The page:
You could achieve that with a water ganache (that is, substituting the purée for the entire amount of the usual cream--as you plan to do with the blueberry). Wybauw does that with his black currant ganache. You can do it, but you will have a short shelf life. Wybauw adds a considerable amount of sorbitol, which helps with shelf life, and a large amount of alcohol, which may or may not help with that issue. I will be interested in your blueberry experiment since I did that a couple of weeks ago (following the black currant recipe). I tried it with both white and milk chocolate, and the white was not delicious, the milk was better. I couldn't help thinking that the blue color of the shell was actually what made it taste like blueberry.

 

In your caramel experiment, adding the blueberry at the beginning reduced its flavor to some degree. The water in the purée (as well as in the cream) has to be cooked off at some point.

 

24 minutes ago, Pastrypastmidnight said:

You can up the amount of fruit purée and reduce the dairy (cream and butter). If you want a fruit-forward filling, yes, add everything but the butter at the beginning. Do not caramelize the sugar and deglaze. That would bring out the caramel flavor. 
 

The nice thing is that with a bonbon filling you have so much room to play around because it doesn’t have to hold its shape, not stick to the cellophane, etc.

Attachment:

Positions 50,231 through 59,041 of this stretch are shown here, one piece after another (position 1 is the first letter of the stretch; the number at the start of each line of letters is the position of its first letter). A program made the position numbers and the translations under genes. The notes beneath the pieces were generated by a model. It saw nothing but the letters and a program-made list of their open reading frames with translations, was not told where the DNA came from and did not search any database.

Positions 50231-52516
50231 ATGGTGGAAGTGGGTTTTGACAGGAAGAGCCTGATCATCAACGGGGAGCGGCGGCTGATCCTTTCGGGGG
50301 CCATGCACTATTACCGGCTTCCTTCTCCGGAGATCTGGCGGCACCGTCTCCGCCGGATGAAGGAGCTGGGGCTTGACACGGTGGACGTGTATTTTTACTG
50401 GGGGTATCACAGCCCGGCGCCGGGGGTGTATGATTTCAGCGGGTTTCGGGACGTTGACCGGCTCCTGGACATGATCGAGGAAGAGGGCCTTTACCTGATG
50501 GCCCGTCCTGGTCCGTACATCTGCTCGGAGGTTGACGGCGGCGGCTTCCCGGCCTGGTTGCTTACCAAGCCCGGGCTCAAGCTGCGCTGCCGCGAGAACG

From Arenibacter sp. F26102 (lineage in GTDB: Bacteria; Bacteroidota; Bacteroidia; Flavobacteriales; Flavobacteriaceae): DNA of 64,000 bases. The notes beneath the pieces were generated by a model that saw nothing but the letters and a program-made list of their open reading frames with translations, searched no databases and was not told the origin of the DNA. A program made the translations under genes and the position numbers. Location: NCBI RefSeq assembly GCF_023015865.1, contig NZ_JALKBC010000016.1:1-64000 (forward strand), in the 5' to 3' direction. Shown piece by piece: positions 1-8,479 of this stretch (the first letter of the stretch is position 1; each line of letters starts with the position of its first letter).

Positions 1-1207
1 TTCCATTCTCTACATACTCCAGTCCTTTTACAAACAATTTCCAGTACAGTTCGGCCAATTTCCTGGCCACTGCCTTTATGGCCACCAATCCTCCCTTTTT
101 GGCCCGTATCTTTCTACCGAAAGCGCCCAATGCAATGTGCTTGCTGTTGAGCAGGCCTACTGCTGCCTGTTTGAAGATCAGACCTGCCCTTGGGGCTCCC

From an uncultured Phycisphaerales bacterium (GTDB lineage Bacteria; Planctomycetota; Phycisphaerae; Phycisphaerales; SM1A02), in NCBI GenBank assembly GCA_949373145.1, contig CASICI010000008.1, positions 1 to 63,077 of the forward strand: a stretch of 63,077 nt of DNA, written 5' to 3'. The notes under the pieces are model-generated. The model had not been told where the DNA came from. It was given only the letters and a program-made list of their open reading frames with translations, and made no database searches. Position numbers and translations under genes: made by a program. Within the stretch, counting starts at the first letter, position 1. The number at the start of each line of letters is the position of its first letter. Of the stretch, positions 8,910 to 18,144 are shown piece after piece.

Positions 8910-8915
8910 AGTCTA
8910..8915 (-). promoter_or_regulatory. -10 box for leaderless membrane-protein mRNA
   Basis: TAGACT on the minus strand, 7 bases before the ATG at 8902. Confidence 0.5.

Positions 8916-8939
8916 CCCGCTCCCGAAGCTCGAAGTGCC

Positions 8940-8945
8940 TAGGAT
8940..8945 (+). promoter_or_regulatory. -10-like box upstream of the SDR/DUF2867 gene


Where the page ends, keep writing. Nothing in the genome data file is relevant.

104C will give you a more liquid caramel, 107C will hold its shape better but still ooze. A more fibrous purée with hold it’s shape better than a liquid one, but I generally stay between those temperatures. 
 

Does any of that help?

 

Thanks both of you! I'll check Wybauw and try that, and also try to go just to 107° as well with less cream.

 

At 115°, it feels like I have a part for a filling of a future blueberry and lemon bar, or something. :D

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On 8/13/2020 at 2:52 PM, Rajala said:

I'm thinking, that I might be looking at this the wrong way. Maybe caramel is the wrong word. You know? I'm looking for a semi fluid product that's extremely fruity. I'm not interested in the caramel taste, but its texture.

 

You can make a jam without reaching gelification point. Throw 1000 g of blueberries and 800 g of sugar in a pot, cook until 104°C, wait until it cools and then pipe it in the shells.
I'm talking wild blueberries here, they are very small, so you can keep them whole for texture. Do not reach gelification point, they have TONS of pectin, so you would end up with a brick.
You will not get 3 month shelf life with this, but this should not be a problem in your case.

 

 

 

Teo

 

Teo

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43 minutes ago, teonzo said:

 

You can make a jam without reaching gelification point. Throw 1000 g of blueberries and 800 g of sugar in a pot, cook until 104°C, wait until it cools and then pipe it in the shells.
I'm talking wild blueberries here, they are very small, so you can keep them whole for texture. Do not reach gelification point, they have TONS of pectin, so you would end up with a brick.
You will not get 3 month shelf life with this, but this should not be a problem in your case.

 

 

 

Teo

 

 

I'm getting a delivery of 2 kgs tomorrow, so I'll try that as well. It's the wild ones. The REAL blueberries. Those weird large American "blueberries" are trash compared to these. Sorry guys. :D

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  • 3 months later...